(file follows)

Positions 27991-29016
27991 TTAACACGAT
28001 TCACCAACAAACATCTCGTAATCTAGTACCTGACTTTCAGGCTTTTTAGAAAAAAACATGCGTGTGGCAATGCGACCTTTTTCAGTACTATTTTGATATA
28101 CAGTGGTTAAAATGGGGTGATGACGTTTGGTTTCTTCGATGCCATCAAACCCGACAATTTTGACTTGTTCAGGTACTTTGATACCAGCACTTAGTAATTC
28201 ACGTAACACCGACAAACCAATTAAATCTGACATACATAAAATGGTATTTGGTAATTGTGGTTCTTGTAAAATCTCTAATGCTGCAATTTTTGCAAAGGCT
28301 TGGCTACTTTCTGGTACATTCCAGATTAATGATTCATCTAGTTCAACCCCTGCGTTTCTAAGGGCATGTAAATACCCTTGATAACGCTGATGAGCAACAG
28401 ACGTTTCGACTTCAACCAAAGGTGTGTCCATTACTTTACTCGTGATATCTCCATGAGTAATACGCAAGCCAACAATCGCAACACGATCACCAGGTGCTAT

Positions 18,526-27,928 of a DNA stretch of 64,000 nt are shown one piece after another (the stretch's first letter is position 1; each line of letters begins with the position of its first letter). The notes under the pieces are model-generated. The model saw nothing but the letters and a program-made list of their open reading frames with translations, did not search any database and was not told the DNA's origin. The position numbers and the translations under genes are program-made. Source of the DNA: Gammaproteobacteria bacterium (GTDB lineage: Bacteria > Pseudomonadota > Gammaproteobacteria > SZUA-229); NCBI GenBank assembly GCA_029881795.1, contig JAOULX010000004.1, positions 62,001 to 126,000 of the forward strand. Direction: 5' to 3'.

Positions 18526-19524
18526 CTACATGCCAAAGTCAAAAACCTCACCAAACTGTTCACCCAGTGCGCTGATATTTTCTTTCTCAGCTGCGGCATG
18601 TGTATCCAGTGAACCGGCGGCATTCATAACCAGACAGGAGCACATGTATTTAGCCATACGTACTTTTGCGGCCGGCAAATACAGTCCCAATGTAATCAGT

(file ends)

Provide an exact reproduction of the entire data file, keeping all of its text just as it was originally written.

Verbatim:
Positions 27991-29016
27991 TTAACACGAT
28001 TCACCAACAAACATCTCGTAATCTAGTACCTGACTTTCAGGCTTTTTAGAAAAAAACATGCGTGTGGCAATGCGACCTTTTTCAGTACTATTTTGATATA
28101 CAGTGGTTAAAATGGGGTGATGACGTTTGGTTTCTTCGATGCCATCAAACCCGACAATTTTGACTTGTTCAGGTACTTTGATACCAGCACTTAGTAATTC
28201 ACGTAACACCGACAAACCAATTAAATCTGACATACATAAAATGGTATTTGGTAATTGTGGTTCTTGTAAAATCTCTAATGCTGCAATTTTTGCAAAGGCT
28301 TGGCTACTTTCTGGTACATTCCAGATTAATGATTCATCTAGTTCAACCCCTGCGTTTCTAAGGGCATGTAAATACCCTTGATAACGCTGATGAGCAACAG
28401 ACGTTTCGACTTCAACCAAAGGTGTGTCCATTACTTTACTCGTGATATCTCCATGAGTAATACGCAAGCCAACAATCGCAACACGATCACCAGGTGCTAT

Positions 18,526-27,928 of a DNA stretch of 64,000 nt are shown one piece after another (the stretch's first letter is position 1; each line of letters begins with the position of its first letter). The notes under the pieces are model-generated. The model saw nothing but the letters and a program-made list of their open reading frames with translations, did not search any database and was not told the DNA's origin. The position numbers and the translations under genes are program-made. Source of the DNA: Gammaproteobacteria bacterium (GTDB lineage: Bacteria > Pseudomonadota > Gammaproteobacteria > SZUA-229); NCBI GenBank assembly GCA_029881795.1, contig JAOULX010000004.1, positions 62,001 to 126,000 of the forward strand. Direction: 5' to 3'.

Positions 18526-19524
18526 CTACATGCCAAAGTCAAAAACCTCACCAAACTGTTCACCCAGTGCGCTGATATTTTCTTTCTCAGCTGCGGCATG
18601 TGTATCCAGTGAACCGGCGGCATTCATAACCAGACAGGAGCACATGTATTTAGCCATACGTACTTTTGCGGCCGGCAAATACAGTCCCAATGTAATCAGT